Myanmar Military spokesman Brigadier General Zaw Min Tun rejected Amnesty’s findings in the report.
“It’s a baseless allegation without evidence,” he told RFA’s Myanmar Service. “We made arrests with due process. Some detainees have been released, but some remain [in custody], and some have been charged.”
He went on to say that the military has charged some of them in accordance with Myanmar’s existing laws, and that troops have not committed any illegal acts.
“Operations in Rakhine are anti-insurgency operations,” Zaw Min Tun said. “We also regard the [AA's actions] as political crimes because of its armed insurgency against the state.”
AA spokesman Khine Thukha said Arakan fighters have not committed any war crimes, but acknowledged that they have arrested and interrogated suspected Myanmar Army supporters.
He denied earlier reports that the AA in February abducted ethnic Khumi villagers in Chin state’s Paletwa township which abuts Rakhine state, and took them to a border area, though a couple of escapees have said the villagers were forced to work and given little food.
“The AA didn’t arrest Khumi and Rakhine ethnics in Paletwa township,” he said. “You can find them at the Bangladeshi border, and we would greatly appreciate it if someone could feed them and keep them in safe place. We have to provide them with food when they face shortages, and it’s a burden for us.”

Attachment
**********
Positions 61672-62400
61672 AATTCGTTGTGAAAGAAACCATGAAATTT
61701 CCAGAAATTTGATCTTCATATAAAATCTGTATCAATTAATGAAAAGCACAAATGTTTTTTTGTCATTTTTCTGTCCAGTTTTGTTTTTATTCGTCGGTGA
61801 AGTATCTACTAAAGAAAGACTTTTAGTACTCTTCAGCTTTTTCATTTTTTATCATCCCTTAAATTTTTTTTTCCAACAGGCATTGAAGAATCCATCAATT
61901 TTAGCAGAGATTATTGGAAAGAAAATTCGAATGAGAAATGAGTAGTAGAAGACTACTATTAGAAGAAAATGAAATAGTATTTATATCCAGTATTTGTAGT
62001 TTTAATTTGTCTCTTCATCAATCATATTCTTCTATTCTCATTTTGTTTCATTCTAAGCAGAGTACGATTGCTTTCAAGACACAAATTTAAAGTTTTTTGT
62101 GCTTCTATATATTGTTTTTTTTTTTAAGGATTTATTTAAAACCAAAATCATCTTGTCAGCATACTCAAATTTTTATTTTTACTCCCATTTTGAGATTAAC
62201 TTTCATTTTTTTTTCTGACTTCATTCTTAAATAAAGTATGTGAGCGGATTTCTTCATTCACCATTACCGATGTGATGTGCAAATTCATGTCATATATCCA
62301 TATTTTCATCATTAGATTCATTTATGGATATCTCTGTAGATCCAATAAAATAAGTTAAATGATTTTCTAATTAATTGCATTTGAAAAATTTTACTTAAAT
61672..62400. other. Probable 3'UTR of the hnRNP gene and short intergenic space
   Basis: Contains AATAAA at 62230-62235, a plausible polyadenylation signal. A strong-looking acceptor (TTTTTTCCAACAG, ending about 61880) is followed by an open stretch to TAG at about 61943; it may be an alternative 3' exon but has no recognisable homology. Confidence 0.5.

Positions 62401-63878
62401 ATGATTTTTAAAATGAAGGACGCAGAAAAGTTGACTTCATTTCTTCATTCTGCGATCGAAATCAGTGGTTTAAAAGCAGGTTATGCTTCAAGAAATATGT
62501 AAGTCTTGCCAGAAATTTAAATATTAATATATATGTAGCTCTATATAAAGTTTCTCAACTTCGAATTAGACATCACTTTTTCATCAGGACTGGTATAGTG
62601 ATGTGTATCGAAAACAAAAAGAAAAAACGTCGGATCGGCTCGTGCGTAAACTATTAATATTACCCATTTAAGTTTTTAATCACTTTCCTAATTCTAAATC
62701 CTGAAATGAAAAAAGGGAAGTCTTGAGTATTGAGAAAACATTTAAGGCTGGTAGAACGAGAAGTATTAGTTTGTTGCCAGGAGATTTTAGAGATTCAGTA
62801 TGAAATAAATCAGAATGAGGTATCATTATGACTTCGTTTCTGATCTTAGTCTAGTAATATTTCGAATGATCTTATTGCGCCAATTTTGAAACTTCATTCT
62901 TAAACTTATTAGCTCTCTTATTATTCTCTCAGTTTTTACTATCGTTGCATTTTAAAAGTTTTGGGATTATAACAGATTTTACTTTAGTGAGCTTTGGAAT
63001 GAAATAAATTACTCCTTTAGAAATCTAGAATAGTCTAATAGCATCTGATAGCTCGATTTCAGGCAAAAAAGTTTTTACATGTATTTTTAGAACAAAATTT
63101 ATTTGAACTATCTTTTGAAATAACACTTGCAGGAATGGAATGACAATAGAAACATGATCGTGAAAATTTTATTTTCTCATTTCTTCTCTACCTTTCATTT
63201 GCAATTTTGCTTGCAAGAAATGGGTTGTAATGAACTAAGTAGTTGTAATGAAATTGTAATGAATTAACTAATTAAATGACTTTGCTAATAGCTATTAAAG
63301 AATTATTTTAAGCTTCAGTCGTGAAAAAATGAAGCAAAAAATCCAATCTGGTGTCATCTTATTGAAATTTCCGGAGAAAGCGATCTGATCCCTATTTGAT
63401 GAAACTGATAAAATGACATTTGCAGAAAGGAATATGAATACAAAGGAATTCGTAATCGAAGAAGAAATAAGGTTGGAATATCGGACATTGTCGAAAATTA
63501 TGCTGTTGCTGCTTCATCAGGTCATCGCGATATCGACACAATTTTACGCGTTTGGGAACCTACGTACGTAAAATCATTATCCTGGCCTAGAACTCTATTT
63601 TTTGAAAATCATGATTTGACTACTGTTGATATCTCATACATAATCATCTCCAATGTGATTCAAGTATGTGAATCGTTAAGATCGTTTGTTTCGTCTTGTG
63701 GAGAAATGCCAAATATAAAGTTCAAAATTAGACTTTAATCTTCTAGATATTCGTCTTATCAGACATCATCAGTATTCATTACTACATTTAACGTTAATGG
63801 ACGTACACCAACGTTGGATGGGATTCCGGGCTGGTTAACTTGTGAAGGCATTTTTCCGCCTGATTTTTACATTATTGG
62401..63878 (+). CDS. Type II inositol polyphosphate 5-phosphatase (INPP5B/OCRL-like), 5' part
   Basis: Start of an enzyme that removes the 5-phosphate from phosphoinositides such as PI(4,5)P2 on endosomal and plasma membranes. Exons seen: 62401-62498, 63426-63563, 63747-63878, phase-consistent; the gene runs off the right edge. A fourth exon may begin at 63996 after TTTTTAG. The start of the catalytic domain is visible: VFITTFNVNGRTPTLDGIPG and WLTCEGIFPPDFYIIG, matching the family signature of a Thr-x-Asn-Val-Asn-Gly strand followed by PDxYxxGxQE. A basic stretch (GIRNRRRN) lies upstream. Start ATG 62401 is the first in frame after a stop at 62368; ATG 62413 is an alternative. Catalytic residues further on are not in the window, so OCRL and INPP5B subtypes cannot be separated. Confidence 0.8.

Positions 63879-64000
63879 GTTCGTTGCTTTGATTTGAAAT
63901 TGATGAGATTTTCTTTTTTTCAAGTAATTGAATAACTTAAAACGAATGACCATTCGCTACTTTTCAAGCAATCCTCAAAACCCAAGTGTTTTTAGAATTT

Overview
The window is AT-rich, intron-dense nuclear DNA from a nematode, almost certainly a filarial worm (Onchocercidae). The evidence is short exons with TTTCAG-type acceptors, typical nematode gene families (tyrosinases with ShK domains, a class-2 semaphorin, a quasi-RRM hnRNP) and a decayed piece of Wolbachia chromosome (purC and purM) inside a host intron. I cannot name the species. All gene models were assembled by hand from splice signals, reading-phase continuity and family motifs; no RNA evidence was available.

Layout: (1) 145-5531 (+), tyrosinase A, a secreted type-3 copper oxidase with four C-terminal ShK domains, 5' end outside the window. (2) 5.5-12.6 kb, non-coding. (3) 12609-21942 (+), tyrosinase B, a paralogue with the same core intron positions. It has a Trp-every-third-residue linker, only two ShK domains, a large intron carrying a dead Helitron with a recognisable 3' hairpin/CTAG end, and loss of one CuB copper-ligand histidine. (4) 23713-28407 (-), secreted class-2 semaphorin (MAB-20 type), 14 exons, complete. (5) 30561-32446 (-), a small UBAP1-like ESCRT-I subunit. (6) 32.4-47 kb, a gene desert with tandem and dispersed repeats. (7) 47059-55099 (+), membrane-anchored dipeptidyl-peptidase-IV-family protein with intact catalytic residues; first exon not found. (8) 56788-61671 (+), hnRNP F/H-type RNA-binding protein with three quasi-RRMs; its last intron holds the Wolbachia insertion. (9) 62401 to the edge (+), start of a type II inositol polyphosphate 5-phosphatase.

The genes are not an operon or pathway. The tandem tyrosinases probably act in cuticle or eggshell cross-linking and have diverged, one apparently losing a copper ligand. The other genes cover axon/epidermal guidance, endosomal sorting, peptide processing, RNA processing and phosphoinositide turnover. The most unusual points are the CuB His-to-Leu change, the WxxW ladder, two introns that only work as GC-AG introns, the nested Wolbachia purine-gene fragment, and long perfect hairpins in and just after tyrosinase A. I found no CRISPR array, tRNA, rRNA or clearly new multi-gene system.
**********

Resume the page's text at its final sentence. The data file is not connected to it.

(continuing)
Pe Than, a lower house lawmaker from the hard-line Buddhist Arakan National Party (ANP) who represents Rakhine’s Myebon township constituency, denied that rights violations and genocide have occurred in the western state.
“Such crimes and genocide do not exist in our region,” he told RFA. “There may be some controversy when there is a need to defend sovereignty depending on circumstances in the region, so it would be better if they [Amnesty] could provide evidence.”
In response to Amnesty’s report, Myo Nyunt, spokesman for Myanmar’s ruling National League for Democracy (NLD) party, said, “We are doing our best to be able to do things that we cannot do at the moment.”
AA ambushes boats
Meanwhile, spokesmen for both the Myanmar military and the AA said that clashes between the two sides in Paletwa township on May 26 left a pair of Myanmar Army officers and at least one Arakan soldier dead.
The deadly assault occurred when the AA ambushed four boats carrying Myanmar military troops who were traveling along the Kaladan River between Maung Hnama and Ngadat villages, Zaw Min Tun said.
“Two officers were killed in the incident [at a] location in an area north of Paletwa,” he said. “They were shot while they were crossing the river. A battle ensued on the ground afterwards.”
“We have learned that there were deaths on both sides,” he said. “I cannot confirm the names of the fallen officers, but I can confirm that two officers have been killed.”
AA troops clashed with soldiers from Myanmar’s Light Infantry Battalion No. 218 around 8:15 a.m. on May 26 after Arakan forces ambushed them, said Khine Thukha.
“They traveled upstream on four vessels, and our troops ambushed them,” he said. “We crushed two of their motorboats. Several clashes ensued intermittently throughout the day until 8 p.m. A soldier from our side was killed, and some others were injured.”
The two armies engaged in sporadic hostilities on Wednesday, said Khine Thukha, though he added that he did not have any details.
According to RFA’s latest tally, 49 civilians have been killed and 85 others wounded in clashes in Rakhine and northern Chin states since the beginning of the year. Neither the Myanmar military nor the AA has issued accurate death tolls.
Reported by Thant Zin Oo for RFA’s Myanmar Service. Translated by Ye Kaung Myint Maung. Written in English by Roseanne Gerin.